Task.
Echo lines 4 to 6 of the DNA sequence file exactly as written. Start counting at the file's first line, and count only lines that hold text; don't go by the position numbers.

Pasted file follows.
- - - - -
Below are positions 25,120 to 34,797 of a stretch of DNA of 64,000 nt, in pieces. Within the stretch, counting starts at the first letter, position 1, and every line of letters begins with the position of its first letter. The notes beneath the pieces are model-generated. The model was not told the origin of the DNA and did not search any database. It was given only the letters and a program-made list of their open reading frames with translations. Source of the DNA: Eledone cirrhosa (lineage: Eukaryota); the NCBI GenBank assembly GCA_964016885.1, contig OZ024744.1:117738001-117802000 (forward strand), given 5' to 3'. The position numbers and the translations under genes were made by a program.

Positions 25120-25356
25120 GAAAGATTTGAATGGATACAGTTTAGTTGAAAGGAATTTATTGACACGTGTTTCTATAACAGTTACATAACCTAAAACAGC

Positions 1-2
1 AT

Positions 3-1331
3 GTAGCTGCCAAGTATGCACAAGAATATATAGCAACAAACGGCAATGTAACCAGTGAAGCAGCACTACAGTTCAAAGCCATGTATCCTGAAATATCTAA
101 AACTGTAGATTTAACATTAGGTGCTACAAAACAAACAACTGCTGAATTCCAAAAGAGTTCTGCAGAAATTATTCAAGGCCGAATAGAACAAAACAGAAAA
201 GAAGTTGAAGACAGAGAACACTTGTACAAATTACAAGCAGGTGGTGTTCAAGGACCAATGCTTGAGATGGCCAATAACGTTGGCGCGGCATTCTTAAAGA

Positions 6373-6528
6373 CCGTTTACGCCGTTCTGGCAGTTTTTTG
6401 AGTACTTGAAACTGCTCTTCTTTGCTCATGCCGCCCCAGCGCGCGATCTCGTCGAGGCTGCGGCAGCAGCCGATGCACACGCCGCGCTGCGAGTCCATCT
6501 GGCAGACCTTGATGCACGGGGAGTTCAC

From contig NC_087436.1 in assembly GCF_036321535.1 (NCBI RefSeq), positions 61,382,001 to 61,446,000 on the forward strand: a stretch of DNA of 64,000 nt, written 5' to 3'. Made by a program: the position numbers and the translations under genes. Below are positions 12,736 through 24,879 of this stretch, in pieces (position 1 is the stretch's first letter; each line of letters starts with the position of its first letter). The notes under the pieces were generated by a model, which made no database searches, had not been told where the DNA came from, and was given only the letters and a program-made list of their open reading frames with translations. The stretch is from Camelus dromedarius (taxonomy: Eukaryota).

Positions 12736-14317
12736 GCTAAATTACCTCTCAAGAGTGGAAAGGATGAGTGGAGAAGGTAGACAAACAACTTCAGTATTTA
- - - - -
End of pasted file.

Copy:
Positions 1-2
1 AT

Positions 3-1331